6 Ways to Become SES

Do you know the top Senior Executive Service (SES) members will make over $200,000 a year in 2014?

Did you know there’s only 7,200 SES in the federal government out of 2 million government employees?

So: how do you make it to SES? Here are six tips:

1) Be Awesome – Yes, this is simple (but difficult). But in the end, to get promoted to the level of SES you have to consistently be great at your job. Get great performance reviews and be respected in your agency over the course of your career.

2) Rotate Jobs – It’s hard to become SES without changing your position. Most SESers have had at least 5 different jobs before making it to the top. This could be taking a detail to OMB or detail within your agency. Or officially taking on a new title and role within your agency or at another agency.

3) Flexible on Location – It’s already hard to become SES. It’s even harder to become SES outside the beltway. It helps a ton if you are able to live in D.C. to make it to SES. Even if you don’t plan on spending the rest of your career in D.C., almost all SESers have made a Washington tour.

4) Pay Attention to ECQs – OPM lays out a great roadmap to become a SES in their Executive Core Qualifications. Every year you should map yourself against these five executive core qualifications. Where you see deficiencies, take additional responsibilities and assignments to fill in the gap.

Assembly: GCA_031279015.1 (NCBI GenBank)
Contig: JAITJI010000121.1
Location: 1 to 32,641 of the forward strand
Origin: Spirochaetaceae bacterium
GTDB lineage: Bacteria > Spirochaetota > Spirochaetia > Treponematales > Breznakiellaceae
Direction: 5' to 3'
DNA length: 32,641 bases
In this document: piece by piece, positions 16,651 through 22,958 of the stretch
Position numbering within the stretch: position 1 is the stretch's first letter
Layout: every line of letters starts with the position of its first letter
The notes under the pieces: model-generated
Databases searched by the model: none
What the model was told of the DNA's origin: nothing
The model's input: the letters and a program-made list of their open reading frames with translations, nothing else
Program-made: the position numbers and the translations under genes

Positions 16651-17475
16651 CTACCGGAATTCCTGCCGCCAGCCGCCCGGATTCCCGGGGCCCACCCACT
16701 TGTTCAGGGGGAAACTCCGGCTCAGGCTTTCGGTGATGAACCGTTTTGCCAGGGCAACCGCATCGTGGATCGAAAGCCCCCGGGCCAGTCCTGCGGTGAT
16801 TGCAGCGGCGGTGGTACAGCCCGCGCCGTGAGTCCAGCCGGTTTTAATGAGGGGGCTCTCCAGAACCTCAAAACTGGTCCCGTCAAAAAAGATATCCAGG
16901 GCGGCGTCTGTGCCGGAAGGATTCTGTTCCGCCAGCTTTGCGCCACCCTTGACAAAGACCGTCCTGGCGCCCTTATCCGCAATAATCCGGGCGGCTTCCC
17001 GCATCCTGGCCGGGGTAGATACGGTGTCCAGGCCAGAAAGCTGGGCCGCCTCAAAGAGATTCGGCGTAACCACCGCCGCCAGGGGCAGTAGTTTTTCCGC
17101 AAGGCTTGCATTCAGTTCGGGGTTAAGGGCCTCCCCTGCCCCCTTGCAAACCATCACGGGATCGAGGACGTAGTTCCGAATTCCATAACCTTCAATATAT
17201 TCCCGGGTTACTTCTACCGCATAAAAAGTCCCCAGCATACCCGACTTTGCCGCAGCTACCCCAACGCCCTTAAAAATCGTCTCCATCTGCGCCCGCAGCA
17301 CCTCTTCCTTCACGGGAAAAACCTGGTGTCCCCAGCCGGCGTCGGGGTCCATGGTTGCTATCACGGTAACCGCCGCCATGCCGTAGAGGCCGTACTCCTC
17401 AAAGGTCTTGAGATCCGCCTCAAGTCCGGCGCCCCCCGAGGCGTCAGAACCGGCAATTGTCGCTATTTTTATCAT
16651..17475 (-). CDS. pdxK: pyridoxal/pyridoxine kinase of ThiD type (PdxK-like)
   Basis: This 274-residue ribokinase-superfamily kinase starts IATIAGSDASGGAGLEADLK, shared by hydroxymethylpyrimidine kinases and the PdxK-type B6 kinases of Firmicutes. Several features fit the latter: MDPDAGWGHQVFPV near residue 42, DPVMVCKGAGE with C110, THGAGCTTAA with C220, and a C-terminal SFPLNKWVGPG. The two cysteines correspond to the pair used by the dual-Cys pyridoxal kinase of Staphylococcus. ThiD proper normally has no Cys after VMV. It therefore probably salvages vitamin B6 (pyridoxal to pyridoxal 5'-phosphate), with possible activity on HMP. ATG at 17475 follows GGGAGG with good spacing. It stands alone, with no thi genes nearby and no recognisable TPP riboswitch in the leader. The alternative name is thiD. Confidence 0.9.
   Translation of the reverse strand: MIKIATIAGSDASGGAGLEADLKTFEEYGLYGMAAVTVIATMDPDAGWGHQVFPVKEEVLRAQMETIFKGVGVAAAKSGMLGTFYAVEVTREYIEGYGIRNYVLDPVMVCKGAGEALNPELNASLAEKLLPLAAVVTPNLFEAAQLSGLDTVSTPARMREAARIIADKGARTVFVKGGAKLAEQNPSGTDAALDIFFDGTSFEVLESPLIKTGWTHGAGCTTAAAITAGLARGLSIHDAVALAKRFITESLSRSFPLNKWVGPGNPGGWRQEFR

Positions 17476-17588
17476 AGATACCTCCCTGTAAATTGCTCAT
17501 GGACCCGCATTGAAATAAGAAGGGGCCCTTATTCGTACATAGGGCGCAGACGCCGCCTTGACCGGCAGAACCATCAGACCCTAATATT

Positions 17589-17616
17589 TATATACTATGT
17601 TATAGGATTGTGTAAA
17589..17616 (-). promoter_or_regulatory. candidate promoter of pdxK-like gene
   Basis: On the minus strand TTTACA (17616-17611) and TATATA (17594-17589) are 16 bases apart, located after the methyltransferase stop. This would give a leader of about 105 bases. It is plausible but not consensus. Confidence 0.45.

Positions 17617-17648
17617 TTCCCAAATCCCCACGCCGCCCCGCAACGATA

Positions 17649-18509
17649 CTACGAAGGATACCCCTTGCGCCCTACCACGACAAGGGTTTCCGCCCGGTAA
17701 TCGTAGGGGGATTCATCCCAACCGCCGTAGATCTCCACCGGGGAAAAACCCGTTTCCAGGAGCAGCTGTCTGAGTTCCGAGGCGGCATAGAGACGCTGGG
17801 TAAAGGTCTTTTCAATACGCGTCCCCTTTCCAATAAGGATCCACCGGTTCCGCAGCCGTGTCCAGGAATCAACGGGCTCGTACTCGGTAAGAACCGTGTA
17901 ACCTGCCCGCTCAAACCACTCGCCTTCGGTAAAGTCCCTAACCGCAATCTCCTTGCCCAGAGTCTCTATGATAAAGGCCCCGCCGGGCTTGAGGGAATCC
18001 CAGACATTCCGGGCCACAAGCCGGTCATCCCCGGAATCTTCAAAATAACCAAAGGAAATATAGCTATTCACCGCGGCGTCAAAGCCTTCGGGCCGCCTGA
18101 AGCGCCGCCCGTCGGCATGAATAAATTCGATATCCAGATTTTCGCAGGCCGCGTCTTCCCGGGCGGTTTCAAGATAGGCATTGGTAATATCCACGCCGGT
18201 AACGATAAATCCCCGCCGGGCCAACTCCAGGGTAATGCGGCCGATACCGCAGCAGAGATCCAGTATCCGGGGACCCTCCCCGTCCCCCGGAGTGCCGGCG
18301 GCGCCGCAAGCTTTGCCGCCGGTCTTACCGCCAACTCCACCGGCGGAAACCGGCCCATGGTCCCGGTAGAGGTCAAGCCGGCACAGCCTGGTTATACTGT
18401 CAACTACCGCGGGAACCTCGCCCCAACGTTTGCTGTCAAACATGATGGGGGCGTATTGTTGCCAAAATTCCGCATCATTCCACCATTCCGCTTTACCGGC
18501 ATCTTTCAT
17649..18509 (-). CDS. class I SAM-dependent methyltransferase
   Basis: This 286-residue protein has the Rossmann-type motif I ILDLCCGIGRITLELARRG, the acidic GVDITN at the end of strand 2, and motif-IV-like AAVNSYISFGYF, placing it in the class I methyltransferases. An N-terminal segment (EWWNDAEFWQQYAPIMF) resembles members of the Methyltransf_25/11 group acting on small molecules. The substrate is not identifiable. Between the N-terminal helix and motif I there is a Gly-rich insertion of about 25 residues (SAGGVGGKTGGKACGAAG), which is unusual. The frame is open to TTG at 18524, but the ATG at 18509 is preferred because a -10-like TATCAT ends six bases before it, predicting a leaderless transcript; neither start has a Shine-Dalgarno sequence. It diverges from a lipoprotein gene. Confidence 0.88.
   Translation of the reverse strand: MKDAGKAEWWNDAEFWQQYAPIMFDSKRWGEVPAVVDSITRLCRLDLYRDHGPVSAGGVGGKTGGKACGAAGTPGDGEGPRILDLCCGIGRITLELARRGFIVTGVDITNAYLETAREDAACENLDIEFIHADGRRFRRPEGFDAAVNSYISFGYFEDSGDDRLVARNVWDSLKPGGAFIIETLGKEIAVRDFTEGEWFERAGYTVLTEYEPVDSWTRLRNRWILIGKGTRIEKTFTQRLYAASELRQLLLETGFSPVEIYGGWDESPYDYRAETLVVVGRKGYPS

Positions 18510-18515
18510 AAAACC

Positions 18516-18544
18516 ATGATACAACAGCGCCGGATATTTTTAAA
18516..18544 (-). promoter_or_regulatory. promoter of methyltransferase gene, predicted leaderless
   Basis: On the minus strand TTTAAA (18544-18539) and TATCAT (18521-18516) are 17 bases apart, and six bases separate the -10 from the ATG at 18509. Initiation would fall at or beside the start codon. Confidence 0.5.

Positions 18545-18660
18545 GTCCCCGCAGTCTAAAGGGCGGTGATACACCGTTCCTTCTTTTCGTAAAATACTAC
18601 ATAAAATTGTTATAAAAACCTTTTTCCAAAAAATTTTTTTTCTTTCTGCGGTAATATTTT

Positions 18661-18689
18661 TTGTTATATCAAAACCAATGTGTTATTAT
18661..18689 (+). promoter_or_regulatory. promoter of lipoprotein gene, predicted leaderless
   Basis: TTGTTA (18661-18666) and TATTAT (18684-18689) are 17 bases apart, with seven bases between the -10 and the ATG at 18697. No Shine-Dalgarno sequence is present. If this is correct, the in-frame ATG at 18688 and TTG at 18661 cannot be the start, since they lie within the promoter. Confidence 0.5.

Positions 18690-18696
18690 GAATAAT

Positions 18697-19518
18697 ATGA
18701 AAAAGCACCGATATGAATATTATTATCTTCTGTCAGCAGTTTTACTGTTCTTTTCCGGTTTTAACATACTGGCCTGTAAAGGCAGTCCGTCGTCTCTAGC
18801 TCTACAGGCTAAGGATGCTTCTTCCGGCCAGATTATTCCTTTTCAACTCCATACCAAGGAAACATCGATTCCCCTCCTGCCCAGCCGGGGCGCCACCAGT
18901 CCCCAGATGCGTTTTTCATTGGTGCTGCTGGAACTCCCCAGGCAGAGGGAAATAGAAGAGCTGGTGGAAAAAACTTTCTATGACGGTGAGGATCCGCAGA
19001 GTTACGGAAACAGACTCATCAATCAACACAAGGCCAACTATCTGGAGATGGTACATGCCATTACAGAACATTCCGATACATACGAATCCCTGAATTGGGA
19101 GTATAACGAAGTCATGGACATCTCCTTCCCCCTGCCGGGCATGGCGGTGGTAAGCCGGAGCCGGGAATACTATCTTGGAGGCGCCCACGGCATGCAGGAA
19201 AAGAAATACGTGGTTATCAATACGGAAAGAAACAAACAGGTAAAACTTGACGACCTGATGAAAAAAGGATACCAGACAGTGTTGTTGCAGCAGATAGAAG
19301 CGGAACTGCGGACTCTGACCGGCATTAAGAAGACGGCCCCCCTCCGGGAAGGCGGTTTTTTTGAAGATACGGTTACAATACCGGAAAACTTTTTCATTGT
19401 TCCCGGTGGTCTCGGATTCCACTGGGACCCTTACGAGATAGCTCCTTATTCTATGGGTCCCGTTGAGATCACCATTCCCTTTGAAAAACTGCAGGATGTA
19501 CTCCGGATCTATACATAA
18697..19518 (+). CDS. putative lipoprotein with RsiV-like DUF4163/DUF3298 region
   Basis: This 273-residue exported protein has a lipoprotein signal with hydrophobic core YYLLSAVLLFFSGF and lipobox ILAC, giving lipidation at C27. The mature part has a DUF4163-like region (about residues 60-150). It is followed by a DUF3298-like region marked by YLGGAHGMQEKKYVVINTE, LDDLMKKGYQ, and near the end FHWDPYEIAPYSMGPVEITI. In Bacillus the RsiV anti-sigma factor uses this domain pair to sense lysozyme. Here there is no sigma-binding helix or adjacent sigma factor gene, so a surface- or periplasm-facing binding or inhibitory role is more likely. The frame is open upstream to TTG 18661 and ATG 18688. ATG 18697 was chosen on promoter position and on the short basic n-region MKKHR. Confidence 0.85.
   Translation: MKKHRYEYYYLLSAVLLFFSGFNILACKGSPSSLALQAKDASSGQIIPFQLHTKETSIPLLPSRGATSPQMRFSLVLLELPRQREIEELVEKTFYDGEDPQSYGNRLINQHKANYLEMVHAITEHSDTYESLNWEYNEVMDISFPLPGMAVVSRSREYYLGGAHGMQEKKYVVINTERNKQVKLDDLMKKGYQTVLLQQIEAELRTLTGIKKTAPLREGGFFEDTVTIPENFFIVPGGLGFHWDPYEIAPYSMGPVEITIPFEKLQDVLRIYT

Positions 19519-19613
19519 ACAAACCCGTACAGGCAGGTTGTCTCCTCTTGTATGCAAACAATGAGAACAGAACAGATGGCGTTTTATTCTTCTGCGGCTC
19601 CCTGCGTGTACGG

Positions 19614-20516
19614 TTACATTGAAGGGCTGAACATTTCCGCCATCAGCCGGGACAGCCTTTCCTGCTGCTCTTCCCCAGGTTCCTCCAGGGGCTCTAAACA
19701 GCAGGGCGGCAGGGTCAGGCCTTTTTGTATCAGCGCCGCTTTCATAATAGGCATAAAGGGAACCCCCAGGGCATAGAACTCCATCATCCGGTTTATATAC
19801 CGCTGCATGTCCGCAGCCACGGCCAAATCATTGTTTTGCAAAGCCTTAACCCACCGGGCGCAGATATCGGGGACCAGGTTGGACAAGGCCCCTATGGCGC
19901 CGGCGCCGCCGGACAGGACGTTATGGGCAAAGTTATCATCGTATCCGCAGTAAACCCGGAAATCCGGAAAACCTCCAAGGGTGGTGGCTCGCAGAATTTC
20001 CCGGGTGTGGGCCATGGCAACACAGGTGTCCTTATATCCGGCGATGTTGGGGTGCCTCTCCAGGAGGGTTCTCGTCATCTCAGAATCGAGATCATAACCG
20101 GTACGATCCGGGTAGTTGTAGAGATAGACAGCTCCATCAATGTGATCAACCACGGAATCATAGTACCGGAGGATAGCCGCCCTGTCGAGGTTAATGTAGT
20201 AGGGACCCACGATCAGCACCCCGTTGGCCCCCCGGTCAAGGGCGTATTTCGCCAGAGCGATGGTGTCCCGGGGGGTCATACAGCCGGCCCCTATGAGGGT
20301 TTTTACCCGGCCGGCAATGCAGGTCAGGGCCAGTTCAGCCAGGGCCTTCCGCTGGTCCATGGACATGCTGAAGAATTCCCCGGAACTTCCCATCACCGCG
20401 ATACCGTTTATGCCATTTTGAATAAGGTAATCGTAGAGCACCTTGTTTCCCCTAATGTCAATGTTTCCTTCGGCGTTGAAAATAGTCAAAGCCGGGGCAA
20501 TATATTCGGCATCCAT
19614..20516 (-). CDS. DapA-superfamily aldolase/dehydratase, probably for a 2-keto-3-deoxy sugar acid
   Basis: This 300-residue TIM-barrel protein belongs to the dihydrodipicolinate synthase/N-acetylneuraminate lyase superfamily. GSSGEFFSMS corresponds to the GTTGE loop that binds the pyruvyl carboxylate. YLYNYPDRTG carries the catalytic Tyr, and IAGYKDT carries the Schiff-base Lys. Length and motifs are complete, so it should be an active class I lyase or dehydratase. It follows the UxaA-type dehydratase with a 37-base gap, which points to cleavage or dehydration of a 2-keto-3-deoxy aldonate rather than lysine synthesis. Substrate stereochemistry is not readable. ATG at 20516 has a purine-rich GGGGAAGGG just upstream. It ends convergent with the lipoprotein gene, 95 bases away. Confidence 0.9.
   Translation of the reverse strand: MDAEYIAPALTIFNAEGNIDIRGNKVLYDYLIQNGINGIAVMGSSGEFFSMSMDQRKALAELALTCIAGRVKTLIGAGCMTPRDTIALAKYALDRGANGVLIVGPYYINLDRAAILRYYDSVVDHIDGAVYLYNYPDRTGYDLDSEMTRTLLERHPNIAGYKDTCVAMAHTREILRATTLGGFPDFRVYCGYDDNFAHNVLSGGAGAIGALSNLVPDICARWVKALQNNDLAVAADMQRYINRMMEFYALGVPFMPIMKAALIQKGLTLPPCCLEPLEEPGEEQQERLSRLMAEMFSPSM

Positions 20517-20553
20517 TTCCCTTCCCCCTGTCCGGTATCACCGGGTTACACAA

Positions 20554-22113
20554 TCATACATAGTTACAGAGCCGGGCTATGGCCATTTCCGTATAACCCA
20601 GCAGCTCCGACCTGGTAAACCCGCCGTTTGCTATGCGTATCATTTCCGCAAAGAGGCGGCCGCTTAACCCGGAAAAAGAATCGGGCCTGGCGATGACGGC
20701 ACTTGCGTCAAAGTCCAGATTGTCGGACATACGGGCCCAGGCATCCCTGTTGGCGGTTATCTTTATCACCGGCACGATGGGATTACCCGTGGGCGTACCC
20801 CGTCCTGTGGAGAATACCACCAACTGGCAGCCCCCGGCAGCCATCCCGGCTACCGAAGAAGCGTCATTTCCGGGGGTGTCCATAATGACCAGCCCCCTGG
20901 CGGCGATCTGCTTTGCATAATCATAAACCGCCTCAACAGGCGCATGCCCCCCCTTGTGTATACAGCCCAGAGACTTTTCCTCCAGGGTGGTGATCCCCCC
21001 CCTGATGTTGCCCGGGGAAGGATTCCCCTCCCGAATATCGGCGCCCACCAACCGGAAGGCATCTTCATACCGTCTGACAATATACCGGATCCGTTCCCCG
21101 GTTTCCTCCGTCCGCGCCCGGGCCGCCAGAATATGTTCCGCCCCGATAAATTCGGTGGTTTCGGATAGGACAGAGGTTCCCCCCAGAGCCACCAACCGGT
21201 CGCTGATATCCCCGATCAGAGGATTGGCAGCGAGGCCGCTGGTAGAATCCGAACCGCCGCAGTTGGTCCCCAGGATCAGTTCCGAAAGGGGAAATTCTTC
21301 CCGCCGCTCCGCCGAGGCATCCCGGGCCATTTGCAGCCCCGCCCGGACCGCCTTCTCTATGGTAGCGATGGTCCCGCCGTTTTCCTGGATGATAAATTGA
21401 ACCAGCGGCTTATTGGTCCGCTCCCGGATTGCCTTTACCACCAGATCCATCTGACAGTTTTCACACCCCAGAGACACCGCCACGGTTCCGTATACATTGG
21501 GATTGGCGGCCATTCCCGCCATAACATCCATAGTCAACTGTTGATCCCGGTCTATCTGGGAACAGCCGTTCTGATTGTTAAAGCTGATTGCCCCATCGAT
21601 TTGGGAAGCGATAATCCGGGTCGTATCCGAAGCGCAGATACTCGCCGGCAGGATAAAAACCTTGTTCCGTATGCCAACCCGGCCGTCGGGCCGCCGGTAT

5) Leverage Outside Resources – Most SESers I know are active outside their day job. Many are members of outside associations like ACT/IAC or IPMA-HR. Others actively participate in nearby universities as instructors.

6) Find a Coach or Mentor – Executive coaching is becoming more and more popular. To get ahead, it’s great to have an outside third party talk through your career.

**** Want more tips? Register for our free online training on 5/20 at 2pm EST on “Going from Entry-Level to SES” and earn 1 CPE.*****

photo credit: Counse via photopin cc

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Profile Photo Holly L. Folkers

This post is a great reminder to be deliberate and thoughtful about your professional choices. Sometimes we “fall into” things, but it’s usually because we have equipped ourselves for them one way or another. We may not have control over when those circumstances arrive, so having a solid focus and making strategic choices along the way will best prepare us to take advantage of those times when the right opportunity presents itself.

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